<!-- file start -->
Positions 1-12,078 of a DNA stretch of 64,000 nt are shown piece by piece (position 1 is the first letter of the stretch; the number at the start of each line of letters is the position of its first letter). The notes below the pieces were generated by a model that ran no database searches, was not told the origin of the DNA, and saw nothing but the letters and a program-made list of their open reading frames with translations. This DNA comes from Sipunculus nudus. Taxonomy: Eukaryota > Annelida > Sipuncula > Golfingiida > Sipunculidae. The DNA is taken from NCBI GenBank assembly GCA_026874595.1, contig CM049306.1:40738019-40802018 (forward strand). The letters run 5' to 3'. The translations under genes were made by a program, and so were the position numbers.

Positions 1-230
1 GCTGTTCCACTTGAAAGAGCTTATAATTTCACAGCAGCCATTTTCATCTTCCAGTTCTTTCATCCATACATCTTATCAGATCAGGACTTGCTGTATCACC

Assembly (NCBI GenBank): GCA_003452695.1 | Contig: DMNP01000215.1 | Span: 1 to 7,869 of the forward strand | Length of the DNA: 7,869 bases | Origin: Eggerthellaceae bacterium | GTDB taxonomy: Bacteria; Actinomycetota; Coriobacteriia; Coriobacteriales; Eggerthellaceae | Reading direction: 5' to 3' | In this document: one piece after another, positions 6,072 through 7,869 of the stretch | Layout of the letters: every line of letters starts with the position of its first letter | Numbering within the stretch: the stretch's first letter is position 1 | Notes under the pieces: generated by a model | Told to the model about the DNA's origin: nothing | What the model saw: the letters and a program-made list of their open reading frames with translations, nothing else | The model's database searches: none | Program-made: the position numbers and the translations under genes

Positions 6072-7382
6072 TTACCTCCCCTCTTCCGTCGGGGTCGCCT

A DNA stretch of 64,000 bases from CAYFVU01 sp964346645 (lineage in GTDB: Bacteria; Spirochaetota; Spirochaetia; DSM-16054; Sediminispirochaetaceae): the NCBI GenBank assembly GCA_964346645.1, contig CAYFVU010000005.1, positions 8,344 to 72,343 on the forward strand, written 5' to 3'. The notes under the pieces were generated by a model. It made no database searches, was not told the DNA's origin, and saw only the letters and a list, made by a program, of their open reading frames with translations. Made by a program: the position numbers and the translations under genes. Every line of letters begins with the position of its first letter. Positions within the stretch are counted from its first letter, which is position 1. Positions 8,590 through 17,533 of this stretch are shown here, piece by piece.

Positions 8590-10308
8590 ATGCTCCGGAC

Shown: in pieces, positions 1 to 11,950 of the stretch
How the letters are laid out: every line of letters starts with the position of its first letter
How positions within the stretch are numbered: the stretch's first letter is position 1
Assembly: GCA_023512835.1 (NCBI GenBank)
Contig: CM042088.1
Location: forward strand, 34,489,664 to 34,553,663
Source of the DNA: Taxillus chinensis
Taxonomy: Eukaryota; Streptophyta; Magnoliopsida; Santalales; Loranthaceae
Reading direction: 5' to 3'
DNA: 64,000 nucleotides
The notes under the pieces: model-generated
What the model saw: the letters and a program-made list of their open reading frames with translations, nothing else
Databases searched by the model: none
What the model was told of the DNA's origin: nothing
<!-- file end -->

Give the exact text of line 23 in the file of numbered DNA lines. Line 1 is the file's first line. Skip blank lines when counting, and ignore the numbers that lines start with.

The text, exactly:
What the model was told of the DNA's origin: nothing